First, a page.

After snuggling your pooch, it may be hard to believe that all dogs descend from Wolves. It may not be that far from the truth, but the truth about whether or not dog descend from wolves isn’t as black and white as one may think. In fact, the more fossils that are discovered keep telling us more and more about where our furry friends come from.
New information has helped researchers understand much more about where dogs came from, if dogs descended from wolves and how humans and dogs first teamed up. Prior to the most recent evidence it was believed that the domesticated dogs we have in our homes descended from the gray wolf. In keeping with that theory, it was thought the split in the genetic line from wolves to dogs happened about 16,000 years ago.
But one ancient wolf bone found in Siberia gave us a different idea about whether or not dogs descended from wolves. After some intensive testing it was determined that most dogs have a common ancestor. This confirms that dogs did descend from a wild pack of wolves, although the specifics are different than previously thought.
Do dogs descend from wolves?
Experts say this is true. Using evidence from the prehistoric wolf bone, they were able to understand that dogs separated from wolves, evolutionary speaking closer to 30,000 years ago. While this does not mean that we began domesticating dogs that long ago, it does seem to explain why Wolves went from competing with humans to be curious about them.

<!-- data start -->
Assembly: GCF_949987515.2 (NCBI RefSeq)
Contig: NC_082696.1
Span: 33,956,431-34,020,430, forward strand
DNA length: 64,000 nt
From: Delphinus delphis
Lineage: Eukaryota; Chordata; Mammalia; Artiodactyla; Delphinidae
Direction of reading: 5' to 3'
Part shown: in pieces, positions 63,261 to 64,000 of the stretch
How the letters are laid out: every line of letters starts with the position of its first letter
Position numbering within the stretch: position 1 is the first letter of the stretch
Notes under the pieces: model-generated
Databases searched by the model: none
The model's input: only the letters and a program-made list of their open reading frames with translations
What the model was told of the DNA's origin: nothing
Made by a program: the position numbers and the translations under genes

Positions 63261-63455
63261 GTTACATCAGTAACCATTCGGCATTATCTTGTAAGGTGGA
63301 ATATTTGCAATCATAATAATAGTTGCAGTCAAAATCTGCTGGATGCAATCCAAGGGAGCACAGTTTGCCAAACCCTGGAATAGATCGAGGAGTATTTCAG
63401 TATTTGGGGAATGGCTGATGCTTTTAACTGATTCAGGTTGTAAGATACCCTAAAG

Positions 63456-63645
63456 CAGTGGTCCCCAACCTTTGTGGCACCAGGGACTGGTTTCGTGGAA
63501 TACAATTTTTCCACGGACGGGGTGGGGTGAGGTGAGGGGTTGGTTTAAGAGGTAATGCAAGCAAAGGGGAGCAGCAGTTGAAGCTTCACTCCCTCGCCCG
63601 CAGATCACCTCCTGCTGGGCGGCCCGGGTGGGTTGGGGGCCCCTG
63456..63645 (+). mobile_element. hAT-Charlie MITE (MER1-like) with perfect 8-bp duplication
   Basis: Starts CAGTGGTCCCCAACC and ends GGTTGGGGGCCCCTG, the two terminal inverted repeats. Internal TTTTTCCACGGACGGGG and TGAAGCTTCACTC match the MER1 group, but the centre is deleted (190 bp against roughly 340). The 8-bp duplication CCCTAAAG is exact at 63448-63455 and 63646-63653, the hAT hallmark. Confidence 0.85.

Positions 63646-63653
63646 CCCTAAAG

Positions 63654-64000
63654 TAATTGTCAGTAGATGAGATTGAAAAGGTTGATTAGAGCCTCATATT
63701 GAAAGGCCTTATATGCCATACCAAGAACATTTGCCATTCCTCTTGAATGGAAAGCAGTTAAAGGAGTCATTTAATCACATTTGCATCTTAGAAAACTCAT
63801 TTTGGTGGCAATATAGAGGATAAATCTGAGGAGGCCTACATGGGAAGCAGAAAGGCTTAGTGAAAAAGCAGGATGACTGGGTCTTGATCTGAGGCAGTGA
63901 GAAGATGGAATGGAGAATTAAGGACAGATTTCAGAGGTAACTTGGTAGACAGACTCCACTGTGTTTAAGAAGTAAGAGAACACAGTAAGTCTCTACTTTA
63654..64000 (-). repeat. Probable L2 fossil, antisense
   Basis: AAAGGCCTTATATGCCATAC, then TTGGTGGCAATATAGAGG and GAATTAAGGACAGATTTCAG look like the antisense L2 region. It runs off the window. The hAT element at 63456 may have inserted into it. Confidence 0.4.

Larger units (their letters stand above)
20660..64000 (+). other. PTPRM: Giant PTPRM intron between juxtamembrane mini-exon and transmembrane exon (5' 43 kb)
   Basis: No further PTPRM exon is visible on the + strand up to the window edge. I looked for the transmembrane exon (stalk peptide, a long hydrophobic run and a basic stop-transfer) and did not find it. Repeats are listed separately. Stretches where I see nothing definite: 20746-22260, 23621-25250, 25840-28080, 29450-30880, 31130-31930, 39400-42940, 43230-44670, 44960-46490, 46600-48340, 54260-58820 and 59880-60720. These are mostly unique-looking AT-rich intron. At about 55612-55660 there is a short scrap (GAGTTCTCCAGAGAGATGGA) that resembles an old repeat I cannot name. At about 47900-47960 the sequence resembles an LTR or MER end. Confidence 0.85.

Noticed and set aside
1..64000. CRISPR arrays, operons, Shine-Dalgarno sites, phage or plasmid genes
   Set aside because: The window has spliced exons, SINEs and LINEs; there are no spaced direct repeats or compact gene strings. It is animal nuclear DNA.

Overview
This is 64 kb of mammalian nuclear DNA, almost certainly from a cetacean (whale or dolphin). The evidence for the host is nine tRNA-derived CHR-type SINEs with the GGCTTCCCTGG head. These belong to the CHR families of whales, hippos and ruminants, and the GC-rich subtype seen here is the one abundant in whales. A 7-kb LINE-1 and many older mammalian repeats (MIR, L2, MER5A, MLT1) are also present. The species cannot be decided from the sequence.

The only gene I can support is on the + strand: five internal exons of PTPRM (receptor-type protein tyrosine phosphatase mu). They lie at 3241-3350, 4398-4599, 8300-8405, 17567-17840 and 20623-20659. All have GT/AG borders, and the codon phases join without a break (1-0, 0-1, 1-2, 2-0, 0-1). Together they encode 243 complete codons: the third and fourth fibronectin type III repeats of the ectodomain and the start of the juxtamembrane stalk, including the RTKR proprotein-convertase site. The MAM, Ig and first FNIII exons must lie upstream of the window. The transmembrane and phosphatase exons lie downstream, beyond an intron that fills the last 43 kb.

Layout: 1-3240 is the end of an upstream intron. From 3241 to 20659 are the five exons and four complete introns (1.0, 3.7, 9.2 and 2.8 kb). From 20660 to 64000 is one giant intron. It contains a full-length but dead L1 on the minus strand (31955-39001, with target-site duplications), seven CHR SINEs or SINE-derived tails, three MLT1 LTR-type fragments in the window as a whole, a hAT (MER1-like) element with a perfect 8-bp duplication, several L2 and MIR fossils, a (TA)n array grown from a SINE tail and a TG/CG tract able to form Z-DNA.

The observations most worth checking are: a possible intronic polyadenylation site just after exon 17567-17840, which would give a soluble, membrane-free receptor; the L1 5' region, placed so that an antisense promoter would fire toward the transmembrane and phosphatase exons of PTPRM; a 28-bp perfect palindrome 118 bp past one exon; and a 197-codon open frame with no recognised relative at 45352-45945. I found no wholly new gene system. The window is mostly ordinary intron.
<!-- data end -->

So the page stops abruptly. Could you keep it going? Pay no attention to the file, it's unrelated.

After more testing it was determined that the wolf bone did contain a portion of the exact same genes and DNA as today’s Siberian Husky. This connection is especially interesting to scientists because having a dog here today that is connected to a wolf that went extinct with Mammoths is fascinating. Huskies aren’t the only dogs descended from wolves that have a prehistoric connection. Other dogss like the Shar-pei and the Spitz also live with the same ancient DNA in their bodies.
Does this mean that ALL dogs descend from wolves?
While the evidence looks promising, a ton of research is still needed to say definitively that all dogs descend from wolves. Researchers plan to study the DNA and genes of domesticated dogs to see if they can put together a realistic idea of how the relationship between dogs and humans began in the way we know it now. Some believe this will lead to awareness that all dogs descended from wolves.
More likely is the proof that humans and dogs have been helping each other out for years. Whether or not they descended from wolves is less important than when they became companions for humans instead of predators. It’s been hypothesized that dogs and humans teamed up to defeat the Neanderthals and eventually force them into extinction. Some people believe that humans may not have survived the way they did if it wasn’t for the concern from wolves turned friends.